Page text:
Thursday, September 11, 2014

Risk Associated with Supply Chains

During the first week, we were introduced to supply chains.  Since I transferred into the class late, I missed the lecture, but from reading the slides I learned so much about the concept of a supply chain and it became visible to me in everyday life. I began to see supply chains reflected in everything, from the food I buy in the grocery store to the mass-produced clothes I wear every day.  However, even after this, I still perceived supply chains as being in somewhat of a vacuum, isolated and unaffected by outside occurrences.  However, this article reminded me that like everything else, supply chains can be affected by outside events. 

This article touches on the risks associated with global supply chains.  Briefly, for 18 months these risks decreased, however as global crises (like the Ebola virus and the conflicts in Ukraine and the Middle East) escalate, experts were beginning to worry about these risks rising again. 

Most people overlook the danger associated with non-threatening systems that are regularly given access to exclusive events, companies, and government organizations. Supply chains can be used as mechanisms to spread not only business related supplies, but also as mechanisms of war and oppression.  Food supply chains can be cut off from certain areas as a tactic to starve a perceived enemy.  Supply chain can be used to transport weapons and spread disease during times of war.  These are just a couple of examples.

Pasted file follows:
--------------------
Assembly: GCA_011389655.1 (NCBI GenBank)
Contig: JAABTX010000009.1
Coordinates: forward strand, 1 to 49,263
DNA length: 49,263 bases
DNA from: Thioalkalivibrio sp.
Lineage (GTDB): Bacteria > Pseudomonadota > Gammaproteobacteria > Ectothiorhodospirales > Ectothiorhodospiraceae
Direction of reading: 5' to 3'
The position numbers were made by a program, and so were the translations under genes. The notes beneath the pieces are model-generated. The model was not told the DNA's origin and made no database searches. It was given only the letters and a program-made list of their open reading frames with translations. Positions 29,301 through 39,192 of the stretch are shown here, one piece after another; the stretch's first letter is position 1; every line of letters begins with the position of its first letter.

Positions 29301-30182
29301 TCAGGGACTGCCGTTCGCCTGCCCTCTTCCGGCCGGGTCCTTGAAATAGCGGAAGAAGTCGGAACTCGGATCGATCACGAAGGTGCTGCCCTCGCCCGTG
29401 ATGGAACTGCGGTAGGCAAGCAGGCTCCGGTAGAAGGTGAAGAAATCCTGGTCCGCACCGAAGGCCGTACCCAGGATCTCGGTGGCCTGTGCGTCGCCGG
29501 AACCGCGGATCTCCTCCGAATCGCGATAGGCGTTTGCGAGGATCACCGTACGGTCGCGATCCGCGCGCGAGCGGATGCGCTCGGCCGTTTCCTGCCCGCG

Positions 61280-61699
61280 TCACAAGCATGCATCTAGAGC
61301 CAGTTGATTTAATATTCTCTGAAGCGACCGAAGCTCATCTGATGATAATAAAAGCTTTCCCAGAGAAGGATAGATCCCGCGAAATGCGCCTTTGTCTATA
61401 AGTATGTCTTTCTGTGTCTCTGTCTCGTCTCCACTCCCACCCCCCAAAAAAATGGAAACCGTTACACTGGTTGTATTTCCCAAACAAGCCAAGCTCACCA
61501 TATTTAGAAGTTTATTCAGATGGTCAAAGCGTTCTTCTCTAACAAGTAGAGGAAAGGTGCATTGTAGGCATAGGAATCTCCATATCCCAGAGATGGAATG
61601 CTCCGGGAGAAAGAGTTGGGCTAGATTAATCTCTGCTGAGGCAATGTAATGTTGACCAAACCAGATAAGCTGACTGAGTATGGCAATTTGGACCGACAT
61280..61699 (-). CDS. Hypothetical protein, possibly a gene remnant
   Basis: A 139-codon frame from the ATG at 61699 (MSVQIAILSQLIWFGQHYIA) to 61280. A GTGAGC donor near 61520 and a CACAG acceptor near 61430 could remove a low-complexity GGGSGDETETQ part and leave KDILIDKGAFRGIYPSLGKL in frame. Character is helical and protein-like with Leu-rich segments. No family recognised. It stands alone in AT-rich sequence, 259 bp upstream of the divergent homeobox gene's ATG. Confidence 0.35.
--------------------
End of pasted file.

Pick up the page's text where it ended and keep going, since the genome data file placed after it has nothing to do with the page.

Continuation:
As a result, I am beginning to think of supply chain safety.  What precautions are taken to ensure that the products being transported are always safe? Is it standard practice for companies to map out every possible route for their supply chains in case one or even two routes are shut down? 

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